This article was originally published on AdWeek by Kristina Monllos.

It’s not surprising that marketers want to talk about President Trump and what a “post-truth” world means for advertisers this year—marketers have been scrambling since the election last November—but what are the other discussions that ruled over Advertising Week in New York? Aside from the digital trends we already covered (measurement, transparency, Snapchat, AI and data) it’s clear that diversity, authenticity, truth and digital disruption are still where many marketers are focused.

Here’s what brand marketers were chatting about at Advertising Week:

1. Trump and a post-truth world

“I think it’s harder to be a brand or marketer in the U.S. today than almost any other market because we are living with a divider in chief who has created a completely and profoundly different atmosphere,” said Ben Boyd, president of practices and sectors at Edelman, during a panel discussion about brands in a post-trust world.

Golin’s president of global corporate communications Scott Farrell, at a panel about America’s brand influence under Trump, urged brands to be more decisive: “You need to take a stand these days. Millennials want companies to take a stand. A measured risk needs to be taken, and whichever way you want to go, you can’t sit in the middle anymore.”

2. Authenticity

Brands have certain roles in society and recognizing what messages are authentic for your brand is key. At least, that’s a message many brand marketers echoed during Advertising Week.

“The role and responsibility for a company has changed,” said chairman and former CEO of Starbucks Howard Schultz during a panel. “Not every business decision should be an economic one. There’s a great need to elevate the national discourse. And given the last 6-7 months of this administration, being indifferent is as bad as the vitriol.”

There has to be a “balance between profit and conscience,” explained Schultz. Since Starbucks is not franchised—stores are company owned—”our purpose and mission is to build shareholder value but not to make money,” said Schultz. “We have to perform, but we are a financially diverse performance company. People—customers—come to expect us to be engaged in issues most companies don’t get involved with.”

Actress and businesswoman Sarah Jessica Parker also argued for authenticity. “Try not to actually focus on results,” said Parker during a panel with Instagram and Glossier. “If you’re backing into a result you’re not making a thing that is most authentically yourself. If you’re looking at content and trying to figure out what they want, well, what do you have to offer them that is uniquely yours? A lot of people are trying to mimic things that they see experience success and we don’t need that.”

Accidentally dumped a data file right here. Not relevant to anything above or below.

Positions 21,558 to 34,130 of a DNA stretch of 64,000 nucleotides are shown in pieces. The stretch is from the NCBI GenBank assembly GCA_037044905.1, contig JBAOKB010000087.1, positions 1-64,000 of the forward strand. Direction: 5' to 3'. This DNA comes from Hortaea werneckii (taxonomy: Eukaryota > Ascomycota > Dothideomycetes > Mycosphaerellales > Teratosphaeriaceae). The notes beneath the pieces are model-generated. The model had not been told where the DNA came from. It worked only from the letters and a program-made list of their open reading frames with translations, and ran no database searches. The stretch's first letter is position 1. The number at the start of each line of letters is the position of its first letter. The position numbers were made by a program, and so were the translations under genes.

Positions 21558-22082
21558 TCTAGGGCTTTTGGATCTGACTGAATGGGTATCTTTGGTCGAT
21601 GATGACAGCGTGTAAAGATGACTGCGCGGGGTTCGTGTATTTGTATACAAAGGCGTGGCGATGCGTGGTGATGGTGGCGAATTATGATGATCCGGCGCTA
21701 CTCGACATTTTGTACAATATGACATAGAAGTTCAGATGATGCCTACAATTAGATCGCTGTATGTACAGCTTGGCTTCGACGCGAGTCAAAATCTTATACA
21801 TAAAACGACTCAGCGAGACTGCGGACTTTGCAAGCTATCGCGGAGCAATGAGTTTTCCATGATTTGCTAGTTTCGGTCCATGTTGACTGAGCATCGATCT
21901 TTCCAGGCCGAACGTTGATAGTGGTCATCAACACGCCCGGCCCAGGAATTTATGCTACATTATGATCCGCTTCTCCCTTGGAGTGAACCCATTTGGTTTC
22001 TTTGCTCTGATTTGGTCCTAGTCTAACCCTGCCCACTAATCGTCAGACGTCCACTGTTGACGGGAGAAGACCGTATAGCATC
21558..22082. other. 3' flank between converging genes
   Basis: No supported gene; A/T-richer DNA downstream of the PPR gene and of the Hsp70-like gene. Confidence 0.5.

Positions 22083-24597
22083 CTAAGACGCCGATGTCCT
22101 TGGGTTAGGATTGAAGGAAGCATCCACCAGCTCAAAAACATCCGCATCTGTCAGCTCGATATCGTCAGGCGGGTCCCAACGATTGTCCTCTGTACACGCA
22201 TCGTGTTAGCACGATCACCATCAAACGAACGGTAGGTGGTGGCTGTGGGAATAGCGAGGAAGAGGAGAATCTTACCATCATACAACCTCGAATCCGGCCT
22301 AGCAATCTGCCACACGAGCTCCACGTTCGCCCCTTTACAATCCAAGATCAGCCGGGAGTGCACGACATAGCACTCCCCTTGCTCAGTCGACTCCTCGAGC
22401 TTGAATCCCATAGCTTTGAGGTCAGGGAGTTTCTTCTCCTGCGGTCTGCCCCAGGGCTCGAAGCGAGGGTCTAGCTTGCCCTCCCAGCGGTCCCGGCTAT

“You need to be principle based and values based,” said Kathleen Hall, corporate vp, brand, advertising and research at Microsoft, during a panel on the most authentic brands. “When you become inauthentic you try to make a statement but it’s not true to who you are and what you are about, so you’re obviously trying to capitalize on the situation. You can’t really borrow from social capital. You have to deposit into it.”

3. Diversity and numbers

“Diversity is as much a business imperative as it is a values issue,” HP CMO Antonio Lucio told Adweek during an interview about the brand’s diversity initiatives, which it highlighted during Advertising Week. “We also believe that the only way that we are going to transform our business and the only way that the agencies are going to transform is through a comprehensive platform for change. That means clients need to transform, agencies need to transform and production houses need to transform and these three things need to move at the same time.”

J. Walter Thompson in New York and the Geena Davis Institute on Gender in Media also released new findings during Advertising Week about the representation of women in ads.

4. Digital disruption

Tiffany & Co.’s vp of North American marketing, Catherine Lacaze, explained during a candid discussion that the brand sees digital disruptors, like Warby Parker, as competitors and that it watches them very closely.

“When we look at competitors,” Lacaze said, “most … are offering customization.”

That’s something Tiffany & Co. has long done. “[But] we rested on our laurels too long and people forgot,” Lacaze said. Now the brand is looking to make sure consumers know that Tiffany’s “can engrave, embroider, etch or emboss anything you buy from us. It makes us rethink how we communicate with the next generation.”

Still, the company can’t crib all Warby Parker’s business model. (The eyewear company is significantly cheaper than most and allows consumers to pick out five pairs of glasses they like online and it will send those home for people to try on.) “We can’t send five diamonds to people and make sure we get the same diamonds back as we sent and give one to somebody else,” she said. “It doesn’t translate.”

Instead it has to be strategic in the ways it borrows from digital disruption brands like Warby Parker.

This article was originally published on AdWeek by Kristina Monllos.

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